Indemnity is the security against damage, loss, or injury or a legal exemption from liability for damages. Under current British law, UK registered airlines operating out of the UK have no legal obligation to offer indemnity to Good Samaritans. It is at the discretion of the airline whether they offer this legal protection out of goodwill. British Airways, Virgin and other major carriers will indemnify a medical professional against legal liability, unless grossly negligent, that might arise from their assistance with an onboard medical emergency. In contrast, the US adopted legislation in 1998 in the form of the Aviation Medical Assistance Act, which includes a Good Samaritan provision.10 This protects passengers who step forward to offer medical assistance from liability unless they are guilty of gross negligence or wilful misconduct. This act dictates what happens on US registered aircraft only and the terms are irrespective of current airspace. Indemnity from the airline is only applicable if the airline requests your assistance, usually verbally via the tannoy. It does not apply if you spontaneously offer assistance, and you should therefore wait for a request to be issued. If assistance is requested directly by the passenger, as could occasionally happen, it is pertinent to inform airline staff of the situation and clarify that indemnity will be provided.
If an airline does not offer indemnity to the acting doctor, medical defence organizations will provide insurance in the event of any legal proceedings, unless the potential claimant is bringing the action in a court under American or Canadian jurisdiction. In reality, it is extremely rare for a passenger to take action against a Good Samaritan.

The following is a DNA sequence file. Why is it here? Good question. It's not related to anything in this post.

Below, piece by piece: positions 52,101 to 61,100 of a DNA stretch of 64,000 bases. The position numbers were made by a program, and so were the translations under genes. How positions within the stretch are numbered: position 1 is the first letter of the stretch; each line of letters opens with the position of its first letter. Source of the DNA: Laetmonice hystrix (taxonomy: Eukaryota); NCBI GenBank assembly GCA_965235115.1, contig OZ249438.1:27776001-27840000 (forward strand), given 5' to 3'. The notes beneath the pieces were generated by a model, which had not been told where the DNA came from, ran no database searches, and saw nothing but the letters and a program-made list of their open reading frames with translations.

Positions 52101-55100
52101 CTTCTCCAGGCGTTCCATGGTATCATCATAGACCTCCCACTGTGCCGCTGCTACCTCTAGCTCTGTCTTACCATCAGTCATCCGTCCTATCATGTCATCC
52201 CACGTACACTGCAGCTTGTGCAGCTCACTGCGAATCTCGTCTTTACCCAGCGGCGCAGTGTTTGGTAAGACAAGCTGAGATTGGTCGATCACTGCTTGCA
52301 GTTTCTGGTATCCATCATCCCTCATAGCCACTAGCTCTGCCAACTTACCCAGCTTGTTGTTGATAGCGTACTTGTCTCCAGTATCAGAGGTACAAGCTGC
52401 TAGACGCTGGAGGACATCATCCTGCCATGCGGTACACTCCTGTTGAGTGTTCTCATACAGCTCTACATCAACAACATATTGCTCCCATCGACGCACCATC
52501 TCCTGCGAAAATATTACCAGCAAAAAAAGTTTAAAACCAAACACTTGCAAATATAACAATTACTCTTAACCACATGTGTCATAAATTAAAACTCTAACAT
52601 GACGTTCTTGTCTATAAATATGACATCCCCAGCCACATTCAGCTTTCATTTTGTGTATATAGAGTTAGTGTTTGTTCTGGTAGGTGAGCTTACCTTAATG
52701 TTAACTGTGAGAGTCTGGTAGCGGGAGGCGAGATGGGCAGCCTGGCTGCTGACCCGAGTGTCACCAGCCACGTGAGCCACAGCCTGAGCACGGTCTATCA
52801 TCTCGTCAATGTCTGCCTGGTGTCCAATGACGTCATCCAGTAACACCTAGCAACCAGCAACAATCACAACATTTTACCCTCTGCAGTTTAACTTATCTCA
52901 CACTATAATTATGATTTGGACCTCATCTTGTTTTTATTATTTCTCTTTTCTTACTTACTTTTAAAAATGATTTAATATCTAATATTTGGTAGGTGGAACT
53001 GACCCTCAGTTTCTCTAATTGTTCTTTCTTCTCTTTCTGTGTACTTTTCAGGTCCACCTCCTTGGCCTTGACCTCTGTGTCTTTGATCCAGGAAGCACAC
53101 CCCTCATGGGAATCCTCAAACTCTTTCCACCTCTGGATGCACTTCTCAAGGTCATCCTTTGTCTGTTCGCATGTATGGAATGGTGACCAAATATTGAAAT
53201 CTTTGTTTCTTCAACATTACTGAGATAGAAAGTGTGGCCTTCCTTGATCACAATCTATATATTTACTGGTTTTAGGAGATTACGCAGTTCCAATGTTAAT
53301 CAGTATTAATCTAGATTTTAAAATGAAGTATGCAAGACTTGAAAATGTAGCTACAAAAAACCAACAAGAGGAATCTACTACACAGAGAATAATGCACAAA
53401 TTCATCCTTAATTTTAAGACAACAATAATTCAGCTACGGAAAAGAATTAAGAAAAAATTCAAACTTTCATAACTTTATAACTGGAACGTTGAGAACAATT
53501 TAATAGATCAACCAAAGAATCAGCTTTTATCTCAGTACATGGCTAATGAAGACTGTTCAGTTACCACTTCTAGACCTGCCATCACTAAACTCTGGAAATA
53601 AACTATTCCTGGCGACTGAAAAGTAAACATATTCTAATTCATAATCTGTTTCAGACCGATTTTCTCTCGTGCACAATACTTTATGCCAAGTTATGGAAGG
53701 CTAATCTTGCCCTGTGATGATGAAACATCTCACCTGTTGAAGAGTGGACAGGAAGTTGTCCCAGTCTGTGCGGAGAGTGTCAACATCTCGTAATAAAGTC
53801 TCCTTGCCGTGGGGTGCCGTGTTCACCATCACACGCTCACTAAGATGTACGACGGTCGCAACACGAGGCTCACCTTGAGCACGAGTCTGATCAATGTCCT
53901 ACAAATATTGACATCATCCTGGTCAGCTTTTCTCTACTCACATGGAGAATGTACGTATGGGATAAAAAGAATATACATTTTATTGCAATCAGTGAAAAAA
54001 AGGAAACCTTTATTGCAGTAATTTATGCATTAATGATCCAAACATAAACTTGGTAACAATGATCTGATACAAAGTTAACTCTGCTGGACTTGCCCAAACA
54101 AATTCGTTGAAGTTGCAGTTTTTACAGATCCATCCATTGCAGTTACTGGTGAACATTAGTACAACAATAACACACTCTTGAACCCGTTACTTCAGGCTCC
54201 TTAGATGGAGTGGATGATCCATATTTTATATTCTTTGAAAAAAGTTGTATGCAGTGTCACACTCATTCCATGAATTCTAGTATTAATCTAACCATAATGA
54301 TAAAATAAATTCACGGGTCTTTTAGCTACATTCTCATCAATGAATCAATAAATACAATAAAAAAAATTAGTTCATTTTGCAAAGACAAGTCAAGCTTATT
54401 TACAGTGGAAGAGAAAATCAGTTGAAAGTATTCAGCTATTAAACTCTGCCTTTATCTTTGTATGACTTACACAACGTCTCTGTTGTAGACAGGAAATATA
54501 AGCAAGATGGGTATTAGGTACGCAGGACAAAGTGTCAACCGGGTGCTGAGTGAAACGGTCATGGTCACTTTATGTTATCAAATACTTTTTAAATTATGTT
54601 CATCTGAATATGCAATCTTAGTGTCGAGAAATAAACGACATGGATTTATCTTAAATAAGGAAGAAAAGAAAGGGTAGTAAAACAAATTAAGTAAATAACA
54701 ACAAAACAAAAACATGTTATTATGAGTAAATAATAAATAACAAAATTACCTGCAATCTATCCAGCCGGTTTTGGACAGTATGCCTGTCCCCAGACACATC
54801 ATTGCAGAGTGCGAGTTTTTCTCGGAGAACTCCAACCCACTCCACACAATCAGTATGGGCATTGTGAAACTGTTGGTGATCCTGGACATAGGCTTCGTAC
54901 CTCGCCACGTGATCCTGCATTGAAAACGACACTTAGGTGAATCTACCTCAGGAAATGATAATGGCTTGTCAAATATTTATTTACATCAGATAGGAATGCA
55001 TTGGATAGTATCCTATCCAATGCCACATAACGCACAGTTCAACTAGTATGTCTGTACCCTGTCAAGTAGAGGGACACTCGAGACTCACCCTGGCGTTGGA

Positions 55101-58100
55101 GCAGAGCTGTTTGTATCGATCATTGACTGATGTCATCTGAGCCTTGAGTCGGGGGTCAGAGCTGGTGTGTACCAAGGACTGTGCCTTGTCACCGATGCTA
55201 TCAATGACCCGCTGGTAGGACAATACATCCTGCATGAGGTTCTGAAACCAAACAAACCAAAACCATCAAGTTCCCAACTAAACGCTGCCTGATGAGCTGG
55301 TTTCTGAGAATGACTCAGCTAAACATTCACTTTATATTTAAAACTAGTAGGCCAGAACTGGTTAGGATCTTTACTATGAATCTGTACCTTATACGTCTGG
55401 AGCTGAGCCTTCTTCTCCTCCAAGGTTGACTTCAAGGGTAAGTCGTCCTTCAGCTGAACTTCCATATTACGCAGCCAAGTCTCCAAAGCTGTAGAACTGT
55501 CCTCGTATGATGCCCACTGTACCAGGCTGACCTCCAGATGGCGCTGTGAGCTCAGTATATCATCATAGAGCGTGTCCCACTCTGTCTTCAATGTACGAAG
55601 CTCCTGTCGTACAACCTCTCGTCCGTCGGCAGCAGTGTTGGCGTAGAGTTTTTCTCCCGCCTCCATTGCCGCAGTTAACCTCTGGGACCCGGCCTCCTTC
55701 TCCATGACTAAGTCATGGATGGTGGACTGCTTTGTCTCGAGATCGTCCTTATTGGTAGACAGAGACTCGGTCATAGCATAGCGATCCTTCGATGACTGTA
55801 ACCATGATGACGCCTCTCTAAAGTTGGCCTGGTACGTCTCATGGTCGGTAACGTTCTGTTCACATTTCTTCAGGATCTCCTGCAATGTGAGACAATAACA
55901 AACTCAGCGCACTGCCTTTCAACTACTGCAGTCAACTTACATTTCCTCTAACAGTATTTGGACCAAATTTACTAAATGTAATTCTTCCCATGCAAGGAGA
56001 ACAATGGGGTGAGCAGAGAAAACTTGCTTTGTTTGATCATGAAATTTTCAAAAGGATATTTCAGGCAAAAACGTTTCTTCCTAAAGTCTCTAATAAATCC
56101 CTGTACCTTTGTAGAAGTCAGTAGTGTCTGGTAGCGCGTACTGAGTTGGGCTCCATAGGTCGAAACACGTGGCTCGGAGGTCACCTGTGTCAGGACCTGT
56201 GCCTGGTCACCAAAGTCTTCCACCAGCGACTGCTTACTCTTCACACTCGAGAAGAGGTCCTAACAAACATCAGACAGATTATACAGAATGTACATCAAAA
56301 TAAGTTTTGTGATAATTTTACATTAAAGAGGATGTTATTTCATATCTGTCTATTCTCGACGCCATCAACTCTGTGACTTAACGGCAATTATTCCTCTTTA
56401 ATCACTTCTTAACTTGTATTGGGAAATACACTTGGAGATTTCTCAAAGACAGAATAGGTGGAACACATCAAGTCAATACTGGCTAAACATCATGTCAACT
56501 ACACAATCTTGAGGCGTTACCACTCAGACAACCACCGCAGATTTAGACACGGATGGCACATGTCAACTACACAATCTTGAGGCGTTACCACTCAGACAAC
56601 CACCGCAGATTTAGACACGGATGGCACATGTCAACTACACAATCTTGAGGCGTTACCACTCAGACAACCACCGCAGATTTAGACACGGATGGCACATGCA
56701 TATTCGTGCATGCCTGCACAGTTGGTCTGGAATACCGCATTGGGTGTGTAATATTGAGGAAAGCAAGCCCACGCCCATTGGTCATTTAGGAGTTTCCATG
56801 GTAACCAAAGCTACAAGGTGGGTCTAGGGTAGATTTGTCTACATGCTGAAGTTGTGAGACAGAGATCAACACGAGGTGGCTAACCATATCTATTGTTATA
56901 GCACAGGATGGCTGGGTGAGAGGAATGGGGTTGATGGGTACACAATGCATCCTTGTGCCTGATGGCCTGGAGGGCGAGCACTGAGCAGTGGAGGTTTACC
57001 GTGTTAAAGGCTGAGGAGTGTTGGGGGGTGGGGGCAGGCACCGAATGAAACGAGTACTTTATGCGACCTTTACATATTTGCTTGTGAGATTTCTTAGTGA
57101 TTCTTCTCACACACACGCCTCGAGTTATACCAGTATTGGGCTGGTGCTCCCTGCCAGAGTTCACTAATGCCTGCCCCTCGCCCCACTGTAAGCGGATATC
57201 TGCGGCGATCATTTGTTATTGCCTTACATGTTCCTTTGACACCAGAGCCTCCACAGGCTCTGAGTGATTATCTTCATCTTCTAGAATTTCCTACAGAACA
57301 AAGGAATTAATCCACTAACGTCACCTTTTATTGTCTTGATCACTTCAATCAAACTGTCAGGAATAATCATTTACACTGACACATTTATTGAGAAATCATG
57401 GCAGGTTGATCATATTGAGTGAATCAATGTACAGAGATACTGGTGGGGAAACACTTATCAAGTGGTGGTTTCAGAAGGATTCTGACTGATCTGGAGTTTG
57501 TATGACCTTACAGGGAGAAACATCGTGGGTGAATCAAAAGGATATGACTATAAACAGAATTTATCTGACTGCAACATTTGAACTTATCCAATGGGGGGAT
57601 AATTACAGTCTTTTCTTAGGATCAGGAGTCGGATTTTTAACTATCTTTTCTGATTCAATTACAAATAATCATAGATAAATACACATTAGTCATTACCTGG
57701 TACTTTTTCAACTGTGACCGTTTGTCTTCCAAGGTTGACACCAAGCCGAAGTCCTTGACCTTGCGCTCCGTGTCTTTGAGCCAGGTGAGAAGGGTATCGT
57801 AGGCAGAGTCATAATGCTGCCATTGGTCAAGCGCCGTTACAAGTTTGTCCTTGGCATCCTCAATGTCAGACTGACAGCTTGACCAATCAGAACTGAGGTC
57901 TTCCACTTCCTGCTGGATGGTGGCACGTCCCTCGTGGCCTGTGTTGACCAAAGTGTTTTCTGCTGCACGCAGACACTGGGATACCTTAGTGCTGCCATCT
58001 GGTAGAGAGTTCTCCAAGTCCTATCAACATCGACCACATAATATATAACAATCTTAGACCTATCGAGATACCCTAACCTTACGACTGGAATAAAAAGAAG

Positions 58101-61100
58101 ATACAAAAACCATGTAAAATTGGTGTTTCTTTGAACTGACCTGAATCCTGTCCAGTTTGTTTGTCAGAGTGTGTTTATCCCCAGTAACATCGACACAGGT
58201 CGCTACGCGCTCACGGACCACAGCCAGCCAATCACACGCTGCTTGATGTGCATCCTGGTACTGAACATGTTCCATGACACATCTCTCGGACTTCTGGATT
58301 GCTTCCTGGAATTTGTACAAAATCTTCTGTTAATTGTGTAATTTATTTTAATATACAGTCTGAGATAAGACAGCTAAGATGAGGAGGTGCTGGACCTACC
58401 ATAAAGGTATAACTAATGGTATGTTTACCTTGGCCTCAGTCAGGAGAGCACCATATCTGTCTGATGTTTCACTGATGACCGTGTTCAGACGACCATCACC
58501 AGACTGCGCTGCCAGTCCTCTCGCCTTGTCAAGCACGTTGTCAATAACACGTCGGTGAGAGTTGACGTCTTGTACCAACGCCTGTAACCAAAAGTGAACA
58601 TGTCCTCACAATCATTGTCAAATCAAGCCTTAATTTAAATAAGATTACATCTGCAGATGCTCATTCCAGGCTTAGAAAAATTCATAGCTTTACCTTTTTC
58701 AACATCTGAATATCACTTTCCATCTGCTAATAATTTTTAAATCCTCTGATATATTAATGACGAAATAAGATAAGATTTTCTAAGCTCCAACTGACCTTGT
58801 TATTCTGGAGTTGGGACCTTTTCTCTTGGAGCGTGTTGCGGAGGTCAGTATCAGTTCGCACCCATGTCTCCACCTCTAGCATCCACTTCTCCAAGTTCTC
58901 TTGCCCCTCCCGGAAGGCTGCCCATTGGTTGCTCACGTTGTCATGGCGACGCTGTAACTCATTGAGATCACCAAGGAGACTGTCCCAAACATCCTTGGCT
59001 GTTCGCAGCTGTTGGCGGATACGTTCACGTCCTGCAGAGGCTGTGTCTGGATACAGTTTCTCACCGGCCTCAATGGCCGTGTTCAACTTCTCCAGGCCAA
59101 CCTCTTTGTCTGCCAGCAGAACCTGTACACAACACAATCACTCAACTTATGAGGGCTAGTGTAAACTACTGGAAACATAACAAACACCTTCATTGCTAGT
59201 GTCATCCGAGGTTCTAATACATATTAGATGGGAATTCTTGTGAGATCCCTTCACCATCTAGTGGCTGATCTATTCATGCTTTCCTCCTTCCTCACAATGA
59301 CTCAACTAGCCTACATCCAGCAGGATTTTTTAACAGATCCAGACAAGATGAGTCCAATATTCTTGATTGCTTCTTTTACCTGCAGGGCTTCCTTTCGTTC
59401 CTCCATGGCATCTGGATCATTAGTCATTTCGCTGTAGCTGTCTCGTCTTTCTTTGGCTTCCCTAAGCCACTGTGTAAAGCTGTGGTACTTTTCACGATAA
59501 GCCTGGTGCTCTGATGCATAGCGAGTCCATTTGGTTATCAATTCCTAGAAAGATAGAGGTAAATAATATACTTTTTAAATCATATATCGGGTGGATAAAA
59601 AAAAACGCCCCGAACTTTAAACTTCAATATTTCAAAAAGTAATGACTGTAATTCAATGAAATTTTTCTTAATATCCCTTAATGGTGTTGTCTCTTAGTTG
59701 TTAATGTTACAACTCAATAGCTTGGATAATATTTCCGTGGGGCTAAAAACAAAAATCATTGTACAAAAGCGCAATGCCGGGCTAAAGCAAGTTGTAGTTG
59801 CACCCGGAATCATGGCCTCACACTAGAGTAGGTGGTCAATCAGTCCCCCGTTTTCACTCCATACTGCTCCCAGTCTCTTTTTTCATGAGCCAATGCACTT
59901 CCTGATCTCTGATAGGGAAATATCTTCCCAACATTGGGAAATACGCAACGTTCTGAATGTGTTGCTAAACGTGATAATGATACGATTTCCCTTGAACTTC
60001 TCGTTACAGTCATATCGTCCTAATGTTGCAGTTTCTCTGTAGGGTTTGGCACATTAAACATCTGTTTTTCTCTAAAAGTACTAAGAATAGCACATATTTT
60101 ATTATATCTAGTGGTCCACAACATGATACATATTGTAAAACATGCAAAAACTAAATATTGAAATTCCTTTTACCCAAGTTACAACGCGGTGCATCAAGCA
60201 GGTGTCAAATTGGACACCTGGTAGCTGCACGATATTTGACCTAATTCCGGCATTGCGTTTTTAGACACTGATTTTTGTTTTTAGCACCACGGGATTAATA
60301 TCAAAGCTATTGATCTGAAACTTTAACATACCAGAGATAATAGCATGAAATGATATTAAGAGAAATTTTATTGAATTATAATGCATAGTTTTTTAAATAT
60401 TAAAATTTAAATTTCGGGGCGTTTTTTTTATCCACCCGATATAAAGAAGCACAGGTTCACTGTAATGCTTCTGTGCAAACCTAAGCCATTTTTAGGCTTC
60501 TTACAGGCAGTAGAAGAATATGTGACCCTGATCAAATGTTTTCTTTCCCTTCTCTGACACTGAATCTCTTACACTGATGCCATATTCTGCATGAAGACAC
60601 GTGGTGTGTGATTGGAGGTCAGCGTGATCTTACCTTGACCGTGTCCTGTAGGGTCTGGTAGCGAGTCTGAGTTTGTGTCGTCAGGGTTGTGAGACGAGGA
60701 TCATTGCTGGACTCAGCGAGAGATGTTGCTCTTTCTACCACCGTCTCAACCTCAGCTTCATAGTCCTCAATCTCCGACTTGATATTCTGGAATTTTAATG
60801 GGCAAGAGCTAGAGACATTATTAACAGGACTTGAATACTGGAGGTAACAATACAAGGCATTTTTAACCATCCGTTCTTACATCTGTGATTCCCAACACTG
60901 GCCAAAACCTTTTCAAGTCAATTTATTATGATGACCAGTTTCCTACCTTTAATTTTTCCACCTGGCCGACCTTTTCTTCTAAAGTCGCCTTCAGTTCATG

Figures vary but Virgin Atlantic Airways give an average of 10 diversions a year from over 15 000 flights.11 According to the Federal Aviation Administration in 2000, 13% of all in-flight medical incidents aboard domestic aircraft resulted in an emergency diversion.12 The most common clinical conditions resulting in diversion are cardiac, neurological and respiratory problems.12 Patient confidentiality prevents airlines from learning the outcome of the medical emergencies that caused the diversions, so experience is no guide in the decision-making process. Although theoretically patient consent could be requested and confidentiality retained, we know of no published data. Every professional should assess the patient and situation with care, and if it appears that the immediacy of on-ground medical attention is critical to the outcome then diversion should be advised. The most common cause of litigation is when a plane is not diverted on the basis of medical advice offered which subsequently results in an adverse outcome for the patient. Erring on the side of caution is advised: if the airline wishes to over-ride your opinion then liability resides with them. It is of some relief to learn that in one report there was 79% agreement between the in-flight medical diagnosis and the subsequent diagnosis made in hospital, and the passenger's condition improved in 60% of cases before arriving at hospital, suggesting the in-flight treatment was appropriate.12 As a caveat to this it should be noted that many of the patients may have improved without the doctor's input. Many airlines have direct links to ground-based medical teams, who will usually have training in aviation medicine. These aviation medicine staff will usually be accessed by the cockpit crew prior to making any suggestions to divert, although this latter decision ultimately rests with the captain.